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627handworks | Sewing & Fabric

Archive for ‘Sewing & Fabric’

December 31st, 2014

DANGER: Long Post! Year End Projects + Thoughts on 2015

by Julie Hirt

Lots of little projects to share and I’ll start with this:

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It’s a birthday mini for SimonSaysSew.

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I love how it turned out and I wanted to keep it for myself!  It’s really the first time I’ve played around with using a variety of low volume scraps for the background.

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The feathers are an awesome paper piecing pattern from Quiet Play.

Next up are the pouches I made for Leona‘s birthday swap.

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I just love that little deer.

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And a smaller velcro pouch:

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This one is a pattern by Michelle Patterns.  I love her patterns. Like, a lot.   It’s available in 3 sizes and the smaller one is perfect for storing tea bags or other miscellaneous things to toss in your bag.

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Next up is my quilt for the Schnitzel & Boo Mini Quilt Swap.  Ohmygosh I hope she likes it.

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I know these are fabrics she likes (Alison Glass, Handcrafted) and I just hope the pattern and quilting are her style as well.  It’s surprisingly nerve wrecking making something for someone else.

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Just in case she hates the quilt, I think she will like this.  Etsy never ceases to amaze me.  I sent my image over and a week later, here it was.

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Okay……… now here is where I’ve started with my 2015 plans. I will not use the word resolution, but I do have some ideas.  I’ve cleaned up my sewing space and updated my to do list.

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After organizing my fabrics I realized I need to stop buying it.  Easy to say, hard to do – you all know that.  So my plans are to go light on buying fabrics. Like only if I really, really, really have to have it – and I have to wait a week before buying it so I know I still really, really, really want it.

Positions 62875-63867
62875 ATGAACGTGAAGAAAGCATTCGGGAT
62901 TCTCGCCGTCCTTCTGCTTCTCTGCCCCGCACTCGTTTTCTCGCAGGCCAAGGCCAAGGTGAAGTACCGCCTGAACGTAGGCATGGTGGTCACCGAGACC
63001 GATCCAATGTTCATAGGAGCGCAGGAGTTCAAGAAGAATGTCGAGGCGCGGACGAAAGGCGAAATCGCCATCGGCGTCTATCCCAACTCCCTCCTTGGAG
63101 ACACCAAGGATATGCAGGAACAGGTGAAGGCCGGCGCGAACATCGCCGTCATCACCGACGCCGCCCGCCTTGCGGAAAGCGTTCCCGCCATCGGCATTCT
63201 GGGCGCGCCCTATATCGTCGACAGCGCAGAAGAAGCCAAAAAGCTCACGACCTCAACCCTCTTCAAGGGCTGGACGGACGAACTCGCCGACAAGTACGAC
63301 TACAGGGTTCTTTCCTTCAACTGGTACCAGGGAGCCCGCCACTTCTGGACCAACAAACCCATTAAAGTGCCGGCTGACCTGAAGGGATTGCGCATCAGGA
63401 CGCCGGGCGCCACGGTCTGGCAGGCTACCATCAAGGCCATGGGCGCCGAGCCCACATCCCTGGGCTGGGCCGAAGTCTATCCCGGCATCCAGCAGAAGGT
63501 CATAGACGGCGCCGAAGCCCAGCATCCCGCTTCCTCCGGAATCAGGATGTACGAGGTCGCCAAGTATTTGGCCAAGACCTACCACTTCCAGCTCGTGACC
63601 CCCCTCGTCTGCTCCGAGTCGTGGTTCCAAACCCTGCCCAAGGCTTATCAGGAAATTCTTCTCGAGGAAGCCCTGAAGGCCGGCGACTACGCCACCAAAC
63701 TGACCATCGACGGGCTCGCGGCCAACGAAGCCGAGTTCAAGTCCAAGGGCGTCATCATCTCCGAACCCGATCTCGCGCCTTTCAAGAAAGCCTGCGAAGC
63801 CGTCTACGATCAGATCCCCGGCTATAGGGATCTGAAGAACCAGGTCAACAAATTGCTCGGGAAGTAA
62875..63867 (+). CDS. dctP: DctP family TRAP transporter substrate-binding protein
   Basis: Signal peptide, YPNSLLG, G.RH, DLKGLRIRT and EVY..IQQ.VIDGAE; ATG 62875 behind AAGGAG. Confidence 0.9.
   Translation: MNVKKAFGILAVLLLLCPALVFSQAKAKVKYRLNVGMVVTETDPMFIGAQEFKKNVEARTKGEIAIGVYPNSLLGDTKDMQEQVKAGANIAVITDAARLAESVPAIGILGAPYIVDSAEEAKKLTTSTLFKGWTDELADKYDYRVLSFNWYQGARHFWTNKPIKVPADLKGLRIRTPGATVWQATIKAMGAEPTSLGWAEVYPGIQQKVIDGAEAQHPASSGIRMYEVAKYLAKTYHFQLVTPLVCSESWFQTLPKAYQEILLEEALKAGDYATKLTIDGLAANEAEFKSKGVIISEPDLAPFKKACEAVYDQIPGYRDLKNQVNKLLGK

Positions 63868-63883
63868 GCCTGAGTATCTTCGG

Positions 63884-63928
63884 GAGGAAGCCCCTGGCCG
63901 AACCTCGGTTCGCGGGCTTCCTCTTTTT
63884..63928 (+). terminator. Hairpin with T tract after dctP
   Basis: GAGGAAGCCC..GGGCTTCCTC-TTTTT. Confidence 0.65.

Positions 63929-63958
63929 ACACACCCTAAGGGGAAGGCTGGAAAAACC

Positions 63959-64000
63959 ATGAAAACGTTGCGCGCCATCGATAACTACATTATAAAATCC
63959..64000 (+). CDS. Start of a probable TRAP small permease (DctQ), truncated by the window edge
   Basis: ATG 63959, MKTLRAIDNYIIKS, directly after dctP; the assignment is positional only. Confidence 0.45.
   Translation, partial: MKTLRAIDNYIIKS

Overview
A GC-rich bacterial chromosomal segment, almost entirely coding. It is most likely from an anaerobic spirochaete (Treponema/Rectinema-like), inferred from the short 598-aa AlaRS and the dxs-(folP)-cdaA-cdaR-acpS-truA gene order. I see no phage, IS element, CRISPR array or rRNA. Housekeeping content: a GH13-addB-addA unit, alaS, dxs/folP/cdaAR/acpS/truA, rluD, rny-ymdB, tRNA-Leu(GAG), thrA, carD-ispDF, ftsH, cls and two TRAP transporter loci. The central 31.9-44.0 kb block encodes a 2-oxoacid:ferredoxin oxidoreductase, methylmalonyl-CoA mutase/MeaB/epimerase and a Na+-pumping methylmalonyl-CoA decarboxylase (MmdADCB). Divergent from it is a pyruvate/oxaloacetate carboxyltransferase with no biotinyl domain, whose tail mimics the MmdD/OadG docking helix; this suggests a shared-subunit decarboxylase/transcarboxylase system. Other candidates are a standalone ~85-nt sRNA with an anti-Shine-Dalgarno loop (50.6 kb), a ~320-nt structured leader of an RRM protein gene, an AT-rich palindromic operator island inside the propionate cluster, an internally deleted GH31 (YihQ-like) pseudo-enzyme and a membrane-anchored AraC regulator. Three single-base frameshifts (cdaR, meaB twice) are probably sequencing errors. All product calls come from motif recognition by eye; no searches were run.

That list on the wall of To-Make and To-Quilt has to be at least cut in half before I’m allowed to start anything else.

Nothing harsh, just a plan of sorts.  I’m not sharing my to-make and to-quilt lists so you won’t know if I cheat!

The plan is already working – I’ve finished up a few WIP’s:

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I started this earlier in the year (or maybe last year?).  It’s a full size thrifted sheet, ripped into 3/4″ strips and double crocheted, the last round is reverse single crochet.  Can you believe an entire sheet only makes a 2′ round rag rug?

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I decided to stop at this size  because 1) I’s finished.  2) If I make one again, I’ll use skinnier strips and a bigger hook. It was a little tight.  3) It’s a good size to put under the dogs water bowl.

Next up is what I keep calling my Foxy Boxy bag and I don’t know why. They are obviously raccoons.

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I’ve had the fabrics cut, interior fabric laminated, ribbon and zipper pulled since this summer. They’ve just been sitting there mocking me.

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I like that the bag holds it’s shape (I think due to quilting and the laminated interior fabric) and it’s a fairly large size. I’ll either use it or give it away sometime soon.

Next is something I hope will help with my free motion quilting ideas (actually USING that new Long Arm is part of my 2015 plans) and open my mind for new patterns.

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Every time I see people  making pretty doodles or doing this thing called zentagling, I’m jealous. My brain just doesn’t work that way.  So I decided I should do what makes me uncomfortable and give it a try.

After reading about the ‘Zentangle’ process and watching videos, I was pleasantly surprised.  It’s actually a little structured, there are tons of existing patterns to try (with instructions – sweet relief) and eventually you can create your own. Unless you’re a natural doodler and off you go on your own from the beginning.  Just know I’m jealous.

Way back in the dark ages I took design classes, so I pulled out my old Rapidograph set. The pens need serious cleaning but I knew I’ve been keeping them around for something.  They are perfect for this.

Anyway, I purchased a blank book with 100 pages.  My goal is to fill it by the end of the 2015.  That’s only like 2 Zentangles a week, so not a lot of pressure.